Meet NW IA author Mary McSwain Steele, reflecting on "Betty: A Memoir"

2021-04-07 10:38:28

Letters written to mother after her death evolve into a memoir

People experience the death of a loved one differently. Experts say there’s no perfect formula for dealing with grief. For a Spencer  woman, writing was instrumental in finding her way through a difficult period in her life.

Mary McSwain Steele says she began to realize she wasn’t coping well after the death of her mother, Betty McSwain, in 2009. 

“I started writing letters to Mom after she died,” says Steele. “Writing was therapy for me – a way to get through the sadness and anxiety that continued far longer than I thought was ‘normal.’” 

Her letters, written over the last several years, along with memories of growing up in southwest Wisconsin, evolved into a memoir, Betty: A Memoir, published in September.

“My mom was an unconventional single working mother who raised three children in a conventional small town in 1950s Wisconsin, Steele says. “She struggled to secure a future for her children without losing herself. When her kids were grown, she worked as a nurse in Saudi Arabia for nine years and traveled the world.” 

After retiring, Betty could have lived anywhere, but she chose to move to Spencer in Northwest Iowa to be near her children and grandchildren. 

“Mom led a healthy lifestyle and was very active – golfing, walking, and volunteering after retiring,” Steele says. “A nature and animal lover, she especially enjoyed her volunteer job at an animal shelter in Spencer. She also worked part time for several years at Iowa Lakes Community College.”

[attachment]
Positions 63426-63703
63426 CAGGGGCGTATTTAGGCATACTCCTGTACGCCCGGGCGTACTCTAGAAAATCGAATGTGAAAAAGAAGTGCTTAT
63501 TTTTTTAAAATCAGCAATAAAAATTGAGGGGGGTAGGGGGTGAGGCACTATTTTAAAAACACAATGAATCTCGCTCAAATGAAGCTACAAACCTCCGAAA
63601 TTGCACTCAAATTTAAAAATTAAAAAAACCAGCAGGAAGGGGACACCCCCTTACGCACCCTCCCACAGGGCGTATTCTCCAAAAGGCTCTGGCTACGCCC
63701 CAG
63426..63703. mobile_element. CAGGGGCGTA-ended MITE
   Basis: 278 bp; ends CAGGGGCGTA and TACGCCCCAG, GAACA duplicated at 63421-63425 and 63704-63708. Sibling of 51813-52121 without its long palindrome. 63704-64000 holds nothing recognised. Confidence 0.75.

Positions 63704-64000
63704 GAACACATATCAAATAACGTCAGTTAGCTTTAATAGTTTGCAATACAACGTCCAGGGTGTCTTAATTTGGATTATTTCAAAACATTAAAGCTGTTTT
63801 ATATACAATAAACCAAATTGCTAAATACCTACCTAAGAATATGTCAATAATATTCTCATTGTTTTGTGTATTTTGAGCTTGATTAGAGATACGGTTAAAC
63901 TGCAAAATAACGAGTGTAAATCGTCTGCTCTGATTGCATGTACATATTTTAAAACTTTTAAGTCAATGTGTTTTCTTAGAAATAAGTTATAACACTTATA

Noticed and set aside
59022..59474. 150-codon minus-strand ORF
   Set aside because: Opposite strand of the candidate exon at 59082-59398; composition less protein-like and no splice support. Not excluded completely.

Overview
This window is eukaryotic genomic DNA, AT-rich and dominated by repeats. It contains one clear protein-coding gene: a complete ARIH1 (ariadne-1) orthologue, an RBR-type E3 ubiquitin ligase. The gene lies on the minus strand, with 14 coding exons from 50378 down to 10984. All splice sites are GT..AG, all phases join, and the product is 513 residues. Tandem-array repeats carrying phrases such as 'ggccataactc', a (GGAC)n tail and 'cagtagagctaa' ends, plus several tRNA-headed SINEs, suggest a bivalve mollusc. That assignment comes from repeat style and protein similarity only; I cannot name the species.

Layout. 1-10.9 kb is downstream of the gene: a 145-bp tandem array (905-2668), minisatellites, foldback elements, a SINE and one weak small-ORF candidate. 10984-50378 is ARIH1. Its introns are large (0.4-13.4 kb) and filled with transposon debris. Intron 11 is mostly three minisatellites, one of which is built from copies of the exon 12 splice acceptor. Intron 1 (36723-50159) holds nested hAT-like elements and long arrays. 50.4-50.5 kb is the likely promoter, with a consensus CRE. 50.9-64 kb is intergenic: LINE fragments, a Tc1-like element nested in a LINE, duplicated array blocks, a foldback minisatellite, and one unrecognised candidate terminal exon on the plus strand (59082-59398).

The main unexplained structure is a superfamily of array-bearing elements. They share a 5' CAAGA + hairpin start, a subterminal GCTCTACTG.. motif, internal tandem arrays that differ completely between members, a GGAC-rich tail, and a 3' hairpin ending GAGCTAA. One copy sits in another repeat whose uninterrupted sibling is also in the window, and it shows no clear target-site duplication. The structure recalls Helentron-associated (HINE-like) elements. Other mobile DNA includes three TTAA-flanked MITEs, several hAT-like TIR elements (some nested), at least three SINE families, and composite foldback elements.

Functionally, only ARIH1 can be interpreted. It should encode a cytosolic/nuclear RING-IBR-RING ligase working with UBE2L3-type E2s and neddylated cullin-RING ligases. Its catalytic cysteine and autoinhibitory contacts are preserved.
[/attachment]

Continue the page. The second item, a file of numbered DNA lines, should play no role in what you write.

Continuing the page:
Betty lost her youngest child, her only son, Michael, to AIDS at the age of 47. His story is part of the memoir. Seven years later, Betty started having concerning symptoms.

 “When my mom’s doctor told her that she had endometrial cancer and that it wasn’t treatable, she asked only that she be kept comfortable,” Steele remembers. “We didn’t know it at the time, but Mom had only 32 days left on this earth.”

Steele and Betty’s other daughter, Susan McSwain Garvin of Storm Lake, granted her last request by caring for her at home during her final days.

“We expected that time to be awful, seeing Mom very sick and then dying,” Steele said. “But what we didn’t expect was that it would be beautiful as well. We laughed, we cried, we reminisced about the past and talked about the future, and we grew closer than the three of us had ever been.”

“My intention wasn’t for the memoir to be a playbook for others providing end-of-life care for a loved one, but I hope it’s helpful to readers who are caregivers,” Steele says. “Looking back, there are things my sister and I wish we’d done differently, but there are many things we feel we’d done well.” Steele dedicated the book to her sister, Susan, whom she describes as a "natural caregiver."

Steele says that although the topics of grief, death and anxiety are a part of the book, they’re not the main theme of the memoir. 

“The book is about adventure, humor, strength, dignity, and resiliency; but more importantly, it’s about finding joy, hope and, finally, grace,” Steele says. “It’s about family secrets revealed in my mom’s last days that led me to startling discoveries. It’s about looking for information about a father who was only in my life for four years. The book is also about the need to know where we came from and what from our past has made us who we are today.” 

Steele says she has been gratified by the positive response to Betty. “People seem to relate to the book, especially those who have lost a parent or who grew up in living in a small Midwest town."